.:.CLIMBING THE WORLD TREE.:.
An Interview with Bluebird Gaia of Lasher Keen
by Ian Campbell
Lasher Keen is the strange and wonderful creation of a wife/husband duo (with various other collaborators) based out of Nevada City in Northern California. Bluebird Gaia and Dylan Sheets combine the sounds of acid folk, traditional song, bardic storytelling, and theatrical performance into a synthesis of manic music that has just the perfect touch of insanity. They’ve been compared to Comus or The Incredible String Band, but Lasher Keen incorporates modern ambient sounds, Pagan themes, and even influences as seemingly diverse as Motown and funk. Last year’s Mantic Poetry, Oracular Prophecy saw the band delving deep into psychedelic songs, with the whole album being dedicated to the psychoactive amanita muscaria mushroom. 2015 has seen the band take a new and unexpected turn. They wrote and performed a musical. The Middle Kingdom, written by Sheets, premiered in February, and the soundtrack to the play has been released as a new Lasher Keen album on their new Crystal Cave Records label. Heathen Harvest contributor Ian Campbell was henceforth given the opportunity to speak with multi-instrumentalist Bluebird Gaia about this new undertaking.
Heathen Harvest: Those who aren’t familiar with Lasher Keen might think it’s strange that a folk band is making a foray into theater. To me it makes perfect sense as your shows have always been highly theatrical. You and Dylan Sheets often do much more than just play songs; you wear costumes, tell riddles, and even dance. The grand nature of a musical seems like a logical step for you, where for others it might seem unimaginable. I’d like to start by talking a bit about this new play, ‘The Middle Kingdom’. I know it is based around the Irish tale of the ‘Wooing of Etain’, which, again, seems appropriate to those who know your love for the ancient Celtic myths and songs. What inspired you and Sheets to take the steps towards making such a huge undertaking a reality?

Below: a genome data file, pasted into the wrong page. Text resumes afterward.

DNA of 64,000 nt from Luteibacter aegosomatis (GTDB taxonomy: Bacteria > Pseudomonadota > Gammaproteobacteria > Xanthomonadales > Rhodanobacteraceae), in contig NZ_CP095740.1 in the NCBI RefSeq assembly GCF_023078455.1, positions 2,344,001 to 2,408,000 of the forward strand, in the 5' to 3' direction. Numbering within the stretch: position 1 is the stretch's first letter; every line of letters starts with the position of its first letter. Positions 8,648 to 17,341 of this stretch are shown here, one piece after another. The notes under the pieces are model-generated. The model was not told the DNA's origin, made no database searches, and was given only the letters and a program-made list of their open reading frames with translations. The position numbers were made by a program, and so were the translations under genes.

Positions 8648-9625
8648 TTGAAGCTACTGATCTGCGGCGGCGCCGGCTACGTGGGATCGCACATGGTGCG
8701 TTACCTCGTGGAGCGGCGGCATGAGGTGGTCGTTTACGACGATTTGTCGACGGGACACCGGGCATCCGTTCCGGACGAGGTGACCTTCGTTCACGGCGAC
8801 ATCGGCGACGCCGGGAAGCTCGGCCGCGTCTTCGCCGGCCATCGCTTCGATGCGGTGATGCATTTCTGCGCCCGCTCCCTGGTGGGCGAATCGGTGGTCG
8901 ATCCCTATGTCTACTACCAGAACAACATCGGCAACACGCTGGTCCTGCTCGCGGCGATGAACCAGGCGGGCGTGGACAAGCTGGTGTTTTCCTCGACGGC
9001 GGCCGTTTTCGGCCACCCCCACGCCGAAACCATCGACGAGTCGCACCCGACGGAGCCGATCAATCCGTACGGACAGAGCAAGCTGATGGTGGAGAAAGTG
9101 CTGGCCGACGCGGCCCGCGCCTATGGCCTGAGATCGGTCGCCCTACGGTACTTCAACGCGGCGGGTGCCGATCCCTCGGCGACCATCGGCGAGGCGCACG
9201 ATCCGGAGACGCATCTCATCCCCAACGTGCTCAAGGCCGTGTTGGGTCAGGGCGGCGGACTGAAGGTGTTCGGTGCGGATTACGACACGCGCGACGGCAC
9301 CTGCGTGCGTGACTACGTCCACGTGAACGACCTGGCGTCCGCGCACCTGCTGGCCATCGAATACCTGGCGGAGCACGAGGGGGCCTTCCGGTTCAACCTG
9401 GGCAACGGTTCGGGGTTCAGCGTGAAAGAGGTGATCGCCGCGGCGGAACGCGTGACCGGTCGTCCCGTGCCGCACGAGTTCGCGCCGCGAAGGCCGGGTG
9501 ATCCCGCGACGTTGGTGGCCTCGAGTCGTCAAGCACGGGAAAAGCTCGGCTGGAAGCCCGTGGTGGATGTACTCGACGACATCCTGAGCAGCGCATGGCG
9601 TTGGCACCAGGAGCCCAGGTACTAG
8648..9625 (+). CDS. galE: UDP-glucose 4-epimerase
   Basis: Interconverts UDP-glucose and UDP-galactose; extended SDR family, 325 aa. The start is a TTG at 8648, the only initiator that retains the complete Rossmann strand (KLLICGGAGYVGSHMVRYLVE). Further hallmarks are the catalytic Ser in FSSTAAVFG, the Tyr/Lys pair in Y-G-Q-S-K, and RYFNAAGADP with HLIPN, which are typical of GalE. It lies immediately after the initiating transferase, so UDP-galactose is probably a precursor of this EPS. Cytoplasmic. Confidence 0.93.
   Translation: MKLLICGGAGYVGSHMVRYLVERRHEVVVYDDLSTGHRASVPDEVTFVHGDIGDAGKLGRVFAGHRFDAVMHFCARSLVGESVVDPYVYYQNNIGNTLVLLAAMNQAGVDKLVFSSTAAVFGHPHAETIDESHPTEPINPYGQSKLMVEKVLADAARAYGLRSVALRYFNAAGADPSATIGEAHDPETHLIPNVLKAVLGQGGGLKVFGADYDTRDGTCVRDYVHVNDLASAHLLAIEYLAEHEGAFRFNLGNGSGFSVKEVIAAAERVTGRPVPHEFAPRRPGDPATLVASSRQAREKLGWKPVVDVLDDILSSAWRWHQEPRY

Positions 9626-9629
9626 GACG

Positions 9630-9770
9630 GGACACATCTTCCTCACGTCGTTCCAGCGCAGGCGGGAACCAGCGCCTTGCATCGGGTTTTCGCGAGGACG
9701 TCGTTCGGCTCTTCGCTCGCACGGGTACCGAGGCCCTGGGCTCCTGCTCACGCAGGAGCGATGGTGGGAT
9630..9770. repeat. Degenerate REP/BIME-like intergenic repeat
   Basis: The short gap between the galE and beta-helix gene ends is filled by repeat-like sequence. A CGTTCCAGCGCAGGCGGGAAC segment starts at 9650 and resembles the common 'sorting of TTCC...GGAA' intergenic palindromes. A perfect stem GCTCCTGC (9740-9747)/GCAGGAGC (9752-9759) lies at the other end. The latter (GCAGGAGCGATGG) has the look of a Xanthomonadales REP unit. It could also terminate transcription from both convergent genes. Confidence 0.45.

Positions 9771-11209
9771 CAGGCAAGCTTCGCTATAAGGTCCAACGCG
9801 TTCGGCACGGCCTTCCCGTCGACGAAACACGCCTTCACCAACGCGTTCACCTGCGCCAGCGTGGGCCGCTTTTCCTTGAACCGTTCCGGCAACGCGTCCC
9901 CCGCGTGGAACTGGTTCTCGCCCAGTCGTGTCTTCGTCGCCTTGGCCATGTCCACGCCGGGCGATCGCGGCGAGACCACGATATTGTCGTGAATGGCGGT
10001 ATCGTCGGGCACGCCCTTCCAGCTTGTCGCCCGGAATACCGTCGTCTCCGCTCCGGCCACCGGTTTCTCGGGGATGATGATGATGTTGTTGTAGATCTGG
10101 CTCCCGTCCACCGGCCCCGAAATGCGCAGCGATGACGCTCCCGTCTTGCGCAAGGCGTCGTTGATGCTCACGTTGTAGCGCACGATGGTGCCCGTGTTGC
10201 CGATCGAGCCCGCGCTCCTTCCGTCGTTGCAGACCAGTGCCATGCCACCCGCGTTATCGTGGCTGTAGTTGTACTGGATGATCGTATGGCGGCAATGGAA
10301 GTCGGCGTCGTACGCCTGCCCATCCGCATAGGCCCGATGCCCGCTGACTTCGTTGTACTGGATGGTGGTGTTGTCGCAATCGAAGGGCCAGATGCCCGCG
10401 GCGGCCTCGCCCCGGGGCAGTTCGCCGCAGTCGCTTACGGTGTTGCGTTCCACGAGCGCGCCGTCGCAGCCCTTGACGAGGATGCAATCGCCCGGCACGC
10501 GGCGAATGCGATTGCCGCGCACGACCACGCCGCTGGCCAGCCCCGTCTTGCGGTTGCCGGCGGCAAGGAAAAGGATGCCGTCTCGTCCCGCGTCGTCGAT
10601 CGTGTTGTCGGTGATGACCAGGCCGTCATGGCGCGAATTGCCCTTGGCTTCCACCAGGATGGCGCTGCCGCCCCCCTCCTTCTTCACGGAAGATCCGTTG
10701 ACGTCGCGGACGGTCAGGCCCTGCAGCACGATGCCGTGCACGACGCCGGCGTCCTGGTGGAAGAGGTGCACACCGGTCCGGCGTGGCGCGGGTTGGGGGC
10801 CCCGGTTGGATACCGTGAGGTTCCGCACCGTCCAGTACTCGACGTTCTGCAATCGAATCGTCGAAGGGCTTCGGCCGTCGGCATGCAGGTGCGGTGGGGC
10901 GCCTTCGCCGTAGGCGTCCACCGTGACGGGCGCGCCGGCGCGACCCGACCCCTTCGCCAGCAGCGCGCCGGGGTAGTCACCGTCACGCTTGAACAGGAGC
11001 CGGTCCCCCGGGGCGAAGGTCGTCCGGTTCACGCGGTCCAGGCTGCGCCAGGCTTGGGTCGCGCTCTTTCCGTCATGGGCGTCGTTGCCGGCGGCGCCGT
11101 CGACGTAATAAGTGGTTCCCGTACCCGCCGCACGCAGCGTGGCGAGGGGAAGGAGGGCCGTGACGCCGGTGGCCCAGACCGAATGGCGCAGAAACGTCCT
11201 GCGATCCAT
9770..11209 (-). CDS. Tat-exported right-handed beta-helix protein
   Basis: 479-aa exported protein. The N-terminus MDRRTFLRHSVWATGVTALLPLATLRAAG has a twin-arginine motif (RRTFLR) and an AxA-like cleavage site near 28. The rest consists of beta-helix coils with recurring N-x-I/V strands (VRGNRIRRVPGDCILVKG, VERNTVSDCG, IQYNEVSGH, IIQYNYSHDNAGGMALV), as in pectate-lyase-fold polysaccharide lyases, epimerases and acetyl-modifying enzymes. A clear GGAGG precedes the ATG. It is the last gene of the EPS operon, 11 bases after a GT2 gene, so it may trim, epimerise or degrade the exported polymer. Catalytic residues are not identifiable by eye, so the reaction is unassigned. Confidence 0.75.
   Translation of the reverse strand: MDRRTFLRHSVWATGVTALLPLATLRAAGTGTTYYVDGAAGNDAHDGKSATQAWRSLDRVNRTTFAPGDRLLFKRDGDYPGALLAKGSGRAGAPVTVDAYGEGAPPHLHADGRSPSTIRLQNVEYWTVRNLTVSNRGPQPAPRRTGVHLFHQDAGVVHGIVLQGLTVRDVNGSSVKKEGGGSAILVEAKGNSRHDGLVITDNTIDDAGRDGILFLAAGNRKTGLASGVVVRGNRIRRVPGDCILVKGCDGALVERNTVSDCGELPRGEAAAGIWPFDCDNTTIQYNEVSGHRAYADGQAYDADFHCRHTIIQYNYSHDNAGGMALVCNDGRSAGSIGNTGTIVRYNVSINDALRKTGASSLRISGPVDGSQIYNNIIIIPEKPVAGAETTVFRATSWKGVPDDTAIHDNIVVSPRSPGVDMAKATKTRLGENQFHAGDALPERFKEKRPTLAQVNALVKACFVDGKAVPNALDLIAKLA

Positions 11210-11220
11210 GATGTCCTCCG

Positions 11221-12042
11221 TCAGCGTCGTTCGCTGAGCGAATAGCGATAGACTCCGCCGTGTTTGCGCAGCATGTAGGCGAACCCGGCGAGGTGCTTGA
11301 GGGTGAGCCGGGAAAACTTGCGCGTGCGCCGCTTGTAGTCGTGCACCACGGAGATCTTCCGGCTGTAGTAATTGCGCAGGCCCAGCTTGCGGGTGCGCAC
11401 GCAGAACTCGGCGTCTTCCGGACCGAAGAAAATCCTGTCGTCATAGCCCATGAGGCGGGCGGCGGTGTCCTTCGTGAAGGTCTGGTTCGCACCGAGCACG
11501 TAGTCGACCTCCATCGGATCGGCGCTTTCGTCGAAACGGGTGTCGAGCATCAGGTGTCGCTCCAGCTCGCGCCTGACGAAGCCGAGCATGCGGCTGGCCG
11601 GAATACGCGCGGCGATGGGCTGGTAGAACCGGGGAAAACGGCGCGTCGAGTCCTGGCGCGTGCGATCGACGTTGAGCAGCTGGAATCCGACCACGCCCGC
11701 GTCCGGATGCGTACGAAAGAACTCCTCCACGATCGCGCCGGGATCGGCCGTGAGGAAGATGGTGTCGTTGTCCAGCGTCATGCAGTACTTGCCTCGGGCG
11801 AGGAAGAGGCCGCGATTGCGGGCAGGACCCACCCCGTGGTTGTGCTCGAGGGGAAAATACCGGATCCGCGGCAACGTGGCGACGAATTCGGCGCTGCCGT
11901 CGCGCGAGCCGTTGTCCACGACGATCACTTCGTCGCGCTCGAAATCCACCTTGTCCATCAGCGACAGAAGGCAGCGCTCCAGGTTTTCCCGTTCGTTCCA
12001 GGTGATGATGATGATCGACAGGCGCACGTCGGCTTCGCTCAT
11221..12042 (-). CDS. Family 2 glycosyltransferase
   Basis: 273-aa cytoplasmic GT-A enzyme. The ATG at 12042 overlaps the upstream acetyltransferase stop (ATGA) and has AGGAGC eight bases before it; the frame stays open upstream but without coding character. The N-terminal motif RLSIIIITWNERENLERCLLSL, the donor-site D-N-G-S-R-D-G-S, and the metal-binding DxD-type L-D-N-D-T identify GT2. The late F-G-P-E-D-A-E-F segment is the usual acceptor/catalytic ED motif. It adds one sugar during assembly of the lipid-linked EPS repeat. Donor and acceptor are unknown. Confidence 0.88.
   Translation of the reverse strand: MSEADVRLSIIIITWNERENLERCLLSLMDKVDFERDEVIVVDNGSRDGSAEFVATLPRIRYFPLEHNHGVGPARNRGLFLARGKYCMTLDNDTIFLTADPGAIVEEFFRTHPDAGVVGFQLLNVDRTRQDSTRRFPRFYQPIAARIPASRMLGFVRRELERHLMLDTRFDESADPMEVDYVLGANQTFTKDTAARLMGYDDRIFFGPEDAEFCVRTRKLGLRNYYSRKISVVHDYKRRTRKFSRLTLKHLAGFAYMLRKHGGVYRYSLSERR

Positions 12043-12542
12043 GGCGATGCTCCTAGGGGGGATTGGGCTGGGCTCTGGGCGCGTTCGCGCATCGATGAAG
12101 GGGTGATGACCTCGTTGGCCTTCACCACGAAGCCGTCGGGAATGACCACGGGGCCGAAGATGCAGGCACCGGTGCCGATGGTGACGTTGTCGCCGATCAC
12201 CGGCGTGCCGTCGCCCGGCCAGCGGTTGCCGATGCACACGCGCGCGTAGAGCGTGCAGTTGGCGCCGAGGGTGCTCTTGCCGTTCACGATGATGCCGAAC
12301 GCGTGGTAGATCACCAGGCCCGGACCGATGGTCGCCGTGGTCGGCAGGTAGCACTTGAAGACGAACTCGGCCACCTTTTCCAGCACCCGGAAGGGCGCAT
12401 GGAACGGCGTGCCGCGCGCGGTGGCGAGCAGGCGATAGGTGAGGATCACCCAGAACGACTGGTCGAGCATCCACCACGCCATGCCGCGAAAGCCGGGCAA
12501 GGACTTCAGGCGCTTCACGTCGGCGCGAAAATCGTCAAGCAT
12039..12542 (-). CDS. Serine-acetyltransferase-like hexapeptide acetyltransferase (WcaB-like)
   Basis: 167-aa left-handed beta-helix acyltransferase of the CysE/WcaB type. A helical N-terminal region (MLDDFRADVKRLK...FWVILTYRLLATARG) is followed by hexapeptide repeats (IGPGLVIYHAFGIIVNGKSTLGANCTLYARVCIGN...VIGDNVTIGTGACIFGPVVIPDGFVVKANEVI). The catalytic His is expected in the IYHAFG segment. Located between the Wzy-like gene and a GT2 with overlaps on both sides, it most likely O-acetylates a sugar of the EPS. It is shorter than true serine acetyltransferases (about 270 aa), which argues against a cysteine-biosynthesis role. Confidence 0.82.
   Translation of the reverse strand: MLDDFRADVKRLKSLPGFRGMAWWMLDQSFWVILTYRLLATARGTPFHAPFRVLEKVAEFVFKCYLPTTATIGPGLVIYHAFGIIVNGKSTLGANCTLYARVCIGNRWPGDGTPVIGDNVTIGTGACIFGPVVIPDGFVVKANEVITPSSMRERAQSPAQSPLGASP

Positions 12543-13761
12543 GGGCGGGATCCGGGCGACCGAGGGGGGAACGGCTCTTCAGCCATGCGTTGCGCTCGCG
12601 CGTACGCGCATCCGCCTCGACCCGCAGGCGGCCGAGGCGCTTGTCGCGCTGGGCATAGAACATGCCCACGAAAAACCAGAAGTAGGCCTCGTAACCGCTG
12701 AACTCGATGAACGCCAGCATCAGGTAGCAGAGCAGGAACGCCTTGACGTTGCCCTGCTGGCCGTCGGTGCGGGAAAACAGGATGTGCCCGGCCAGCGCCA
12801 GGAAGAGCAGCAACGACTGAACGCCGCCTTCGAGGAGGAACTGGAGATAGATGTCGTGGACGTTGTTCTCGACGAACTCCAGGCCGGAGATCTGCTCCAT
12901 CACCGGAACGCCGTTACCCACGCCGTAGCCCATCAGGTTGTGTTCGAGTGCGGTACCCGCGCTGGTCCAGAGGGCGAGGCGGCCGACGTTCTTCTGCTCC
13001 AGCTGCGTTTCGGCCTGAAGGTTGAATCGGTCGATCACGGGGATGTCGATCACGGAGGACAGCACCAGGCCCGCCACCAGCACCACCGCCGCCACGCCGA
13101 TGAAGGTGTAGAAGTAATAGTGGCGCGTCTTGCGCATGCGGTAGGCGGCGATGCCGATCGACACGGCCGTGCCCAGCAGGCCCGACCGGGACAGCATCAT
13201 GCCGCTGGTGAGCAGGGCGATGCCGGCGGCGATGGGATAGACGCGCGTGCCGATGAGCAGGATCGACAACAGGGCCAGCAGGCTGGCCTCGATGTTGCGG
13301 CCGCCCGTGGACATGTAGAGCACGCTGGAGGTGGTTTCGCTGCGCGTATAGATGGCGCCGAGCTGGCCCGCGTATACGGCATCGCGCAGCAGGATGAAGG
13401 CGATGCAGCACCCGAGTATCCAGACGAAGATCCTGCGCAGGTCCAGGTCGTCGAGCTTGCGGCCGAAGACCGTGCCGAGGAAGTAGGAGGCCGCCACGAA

Bluebird Gaia: Dylan and I were in the bath one night (we have a large bath tub) and through the steam we started dreaming of a sustainable way to play our music and support ourselves as, often, touring only pays for gas and food. I remembered my college days when I was a theater minor and recalled all the traveling acts that came through on the college circuit. We were a duo at the time and came up with some ideas about a traveling show, with props and a theme. Dylan had just read The Wooing of Etain, which is one of my favorite stories from way back, and he was really inspired by it, so we thought that would be our first theme. At the time we thought it would just be the two of us and mostly just music telling a story with some narratives thrown in. Dylan then surprised me with an entire musical with many characters and all the music already written. Dylan dreams big. I was admittedly shocked, overwhelmed, and skeptical all at once, but here we are two years later, making it happen. We hope to take it on the college circuit and perform it still around the country. Next step: grant writing.
A side note and another reason we decided to do this, is that we had gone to see a guy play early music in Berkeley. About five early instruments, an hour-and-a-half set, $25 a person, sold out and, in my humble opinion, rather dull. Dylan and I immediately thought “we must do this, but in our own way.” Paying to play is just not sustainable. So we are putting it all on the table and trying to make a living with our “outsider music,” by widening our audience and branching out into mostly unknown territories.